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    Application of Inductively Coupled Plasma (ICP) Emission Spectroscopy and Laser Ablation-ICP for Problem Solving in Coolant Systems

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    Since the introduction of commercial instrumentation in 1975, inductively coupled plasma (ICP) emission spectroscopy has become the technique of choice for the determination of metals for many environmental, clinical, geological, and industrial applications. This is due to the method's relative freedom from interferences, speed, and flexibility. Described are some main characteristics of ICP spectroscopy, typical sample preparation approaches, and results for the analysis of coolants and deposits from different parts of cooling systems. Laser ablation-ICP (LA-ICP) was used to map the spacial distribution of metals across the surface of water pump seals. Design of the ablation system and standardization method are described. These results are compared to the analysis of the same samples by scanning electron microscopy/energy dispersive X-ray (SEM/EDX), electron spectroscopy for chemical analysis (ESCA), and scanning auger microprobe/energy dispersive x-ray (SAM/EDX).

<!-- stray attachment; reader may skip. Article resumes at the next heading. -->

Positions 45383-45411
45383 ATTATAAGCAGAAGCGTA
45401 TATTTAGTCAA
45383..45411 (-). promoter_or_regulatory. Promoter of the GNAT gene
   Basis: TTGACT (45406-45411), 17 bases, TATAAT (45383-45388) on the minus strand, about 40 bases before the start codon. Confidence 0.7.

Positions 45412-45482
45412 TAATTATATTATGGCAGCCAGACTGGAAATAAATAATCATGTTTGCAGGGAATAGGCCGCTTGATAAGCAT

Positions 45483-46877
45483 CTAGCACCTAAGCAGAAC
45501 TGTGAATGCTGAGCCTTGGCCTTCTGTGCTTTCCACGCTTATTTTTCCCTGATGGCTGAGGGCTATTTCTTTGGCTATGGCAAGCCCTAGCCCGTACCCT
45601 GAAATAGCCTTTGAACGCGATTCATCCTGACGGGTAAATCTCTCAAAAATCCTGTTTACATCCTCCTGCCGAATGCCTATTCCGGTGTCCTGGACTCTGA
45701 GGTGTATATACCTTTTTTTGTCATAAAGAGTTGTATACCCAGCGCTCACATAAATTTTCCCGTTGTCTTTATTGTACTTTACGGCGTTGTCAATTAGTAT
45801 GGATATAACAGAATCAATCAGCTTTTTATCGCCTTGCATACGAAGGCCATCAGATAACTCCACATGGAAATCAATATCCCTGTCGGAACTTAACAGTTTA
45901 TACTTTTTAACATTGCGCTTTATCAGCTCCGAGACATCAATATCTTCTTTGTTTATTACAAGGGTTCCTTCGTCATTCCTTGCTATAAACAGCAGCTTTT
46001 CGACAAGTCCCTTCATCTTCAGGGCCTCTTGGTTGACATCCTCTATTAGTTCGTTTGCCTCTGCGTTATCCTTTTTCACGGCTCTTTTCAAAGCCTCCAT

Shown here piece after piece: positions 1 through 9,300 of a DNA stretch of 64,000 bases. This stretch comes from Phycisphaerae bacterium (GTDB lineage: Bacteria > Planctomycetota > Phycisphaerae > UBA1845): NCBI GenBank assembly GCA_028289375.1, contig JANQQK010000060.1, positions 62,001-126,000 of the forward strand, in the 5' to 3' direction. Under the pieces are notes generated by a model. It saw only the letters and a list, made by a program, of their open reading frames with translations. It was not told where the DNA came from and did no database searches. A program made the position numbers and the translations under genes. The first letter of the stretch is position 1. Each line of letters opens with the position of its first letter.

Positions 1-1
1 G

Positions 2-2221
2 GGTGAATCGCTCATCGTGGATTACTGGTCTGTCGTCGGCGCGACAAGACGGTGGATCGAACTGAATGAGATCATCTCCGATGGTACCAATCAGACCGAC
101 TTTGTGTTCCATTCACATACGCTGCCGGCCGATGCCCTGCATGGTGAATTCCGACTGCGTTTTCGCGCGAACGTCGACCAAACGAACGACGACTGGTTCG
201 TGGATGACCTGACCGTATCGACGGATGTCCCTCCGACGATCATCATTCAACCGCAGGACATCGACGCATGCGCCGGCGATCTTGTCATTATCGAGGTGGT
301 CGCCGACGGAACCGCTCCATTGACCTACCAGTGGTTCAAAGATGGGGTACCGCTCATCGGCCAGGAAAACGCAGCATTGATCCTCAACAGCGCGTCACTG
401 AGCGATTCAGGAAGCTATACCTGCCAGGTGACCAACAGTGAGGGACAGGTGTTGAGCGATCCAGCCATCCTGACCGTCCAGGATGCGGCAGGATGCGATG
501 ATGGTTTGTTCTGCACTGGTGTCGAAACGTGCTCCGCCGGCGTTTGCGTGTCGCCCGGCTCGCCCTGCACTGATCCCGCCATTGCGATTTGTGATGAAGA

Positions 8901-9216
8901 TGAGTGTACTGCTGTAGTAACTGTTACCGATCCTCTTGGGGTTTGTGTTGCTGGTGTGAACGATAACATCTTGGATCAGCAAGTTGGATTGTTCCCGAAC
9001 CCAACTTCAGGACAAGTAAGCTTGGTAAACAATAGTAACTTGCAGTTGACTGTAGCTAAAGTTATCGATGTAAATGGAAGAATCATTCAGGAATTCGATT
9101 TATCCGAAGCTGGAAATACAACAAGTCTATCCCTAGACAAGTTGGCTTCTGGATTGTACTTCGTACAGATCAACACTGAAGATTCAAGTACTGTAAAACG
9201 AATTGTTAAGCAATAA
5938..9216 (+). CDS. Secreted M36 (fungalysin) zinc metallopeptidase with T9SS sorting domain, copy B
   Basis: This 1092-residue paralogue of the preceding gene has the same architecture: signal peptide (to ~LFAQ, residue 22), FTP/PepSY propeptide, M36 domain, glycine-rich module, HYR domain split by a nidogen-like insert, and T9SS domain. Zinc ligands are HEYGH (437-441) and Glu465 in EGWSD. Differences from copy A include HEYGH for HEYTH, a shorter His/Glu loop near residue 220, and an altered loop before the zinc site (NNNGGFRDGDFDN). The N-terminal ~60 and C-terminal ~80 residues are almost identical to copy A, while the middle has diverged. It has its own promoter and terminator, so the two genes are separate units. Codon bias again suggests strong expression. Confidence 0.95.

inductively coupled plasma (ICP) spectroscopy, coolants, radiator deposits, laser ablation-ICP

    Author Information:

    Zamechek, W
    Group leader, Union Carbide Chemicals and Plastics Company, Inc., Central Scientific Laboratory, Tarrytown, NY

    McKenzie, DA
    Manager, OEM & Technology Services, Corporate Fellow, First Brands Corp., Danbury, CT

    Committee/Subcommittee: D15.04

    DOI: 10.1520/STP25165S